12.10.3. Authentication signals

Table 12.41 shows a list of the valid authentication signals and the associated debug permissions. Authentication signals are used to configure the CPU so its activity can only be debugged or traced in a certain subset of CPU modes.

Table 12.41. Authentication signal restrictions

DBGENm[a]NIDENm

Non-invasive debug permitted in User and Privileged modes

00No
X1Yes
10Yes

[a] When DBGENm is LOW, the processor behaves as if DBGDSCR[15:14] equals b00 with the exception that halting debug events are ignored when this signal is LOW.


Changing the authentication signals

The NIDENm, and DBGENm input signals are either tied off to some fixed value or controlled by some external device.

If software running on the CPU has control over an external device that drives the authentication signals, it must make the change using a safe sequence:

  1. Execute an implementation-specific sequence of instructions to change the signal value. For example, this might be a single STR instruction that writes certain value to a control register in a system peripheral.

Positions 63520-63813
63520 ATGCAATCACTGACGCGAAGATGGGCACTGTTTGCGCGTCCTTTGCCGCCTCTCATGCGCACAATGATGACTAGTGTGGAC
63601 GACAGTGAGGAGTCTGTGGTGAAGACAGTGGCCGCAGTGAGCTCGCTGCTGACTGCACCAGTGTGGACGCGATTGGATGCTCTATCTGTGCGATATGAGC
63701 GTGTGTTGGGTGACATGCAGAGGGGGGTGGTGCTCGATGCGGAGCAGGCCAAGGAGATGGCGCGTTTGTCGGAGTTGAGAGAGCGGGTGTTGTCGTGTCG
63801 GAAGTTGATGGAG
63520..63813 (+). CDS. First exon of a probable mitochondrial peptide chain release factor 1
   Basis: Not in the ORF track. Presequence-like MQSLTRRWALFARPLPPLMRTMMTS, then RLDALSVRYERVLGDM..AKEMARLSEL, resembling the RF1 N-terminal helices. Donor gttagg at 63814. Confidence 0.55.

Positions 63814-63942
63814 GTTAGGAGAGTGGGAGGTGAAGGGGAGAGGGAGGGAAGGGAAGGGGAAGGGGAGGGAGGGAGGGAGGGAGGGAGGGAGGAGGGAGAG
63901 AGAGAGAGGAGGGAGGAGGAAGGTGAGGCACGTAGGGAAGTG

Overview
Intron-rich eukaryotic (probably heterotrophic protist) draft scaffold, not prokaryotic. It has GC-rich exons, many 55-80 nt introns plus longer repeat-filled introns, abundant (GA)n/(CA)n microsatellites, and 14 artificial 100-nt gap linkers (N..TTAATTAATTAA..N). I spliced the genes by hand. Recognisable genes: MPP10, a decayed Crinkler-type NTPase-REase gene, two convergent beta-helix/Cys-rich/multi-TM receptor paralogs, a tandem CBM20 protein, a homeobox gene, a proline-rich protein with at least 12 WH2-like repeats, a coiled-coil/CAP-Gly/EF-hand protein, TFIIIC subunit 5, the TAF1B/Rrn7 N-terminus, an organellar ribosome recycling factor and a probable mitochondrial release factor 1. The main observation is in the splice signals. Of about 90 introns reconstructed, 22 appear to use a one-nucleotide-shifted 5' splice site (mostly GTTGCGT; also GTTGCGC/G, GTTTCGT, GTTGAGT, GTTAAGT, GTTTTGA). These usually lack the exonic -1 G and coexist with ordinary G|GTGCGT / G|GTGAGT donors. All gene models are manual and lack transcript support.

2. If step 1 involves any memory operation, issue a Data Synchronization Barrier (DSB) instruction.

  3. Poll the DBGDSCR or DBGAUTHSTATUS to check whether the CPU has already detected the changed value of these signals. This is required because the system might not issue the signal change to the CPU until several cycles after the DSB completes.

  4. Issue an Instruction Synchronization Barrier (ISB) instruction.

The software cannot perform debug or analysis operations that depend on the new value of the authentication signals until this procedure is complete. The same rules apply when the debugger has control of the CPU through the DBGITR while in debug state.

The values of the DBGENm and NIDENm signals can be determined by polling DBGDSCR[17:16], DBGDSCR[15:14], or the DBGAUTHSTATUS.

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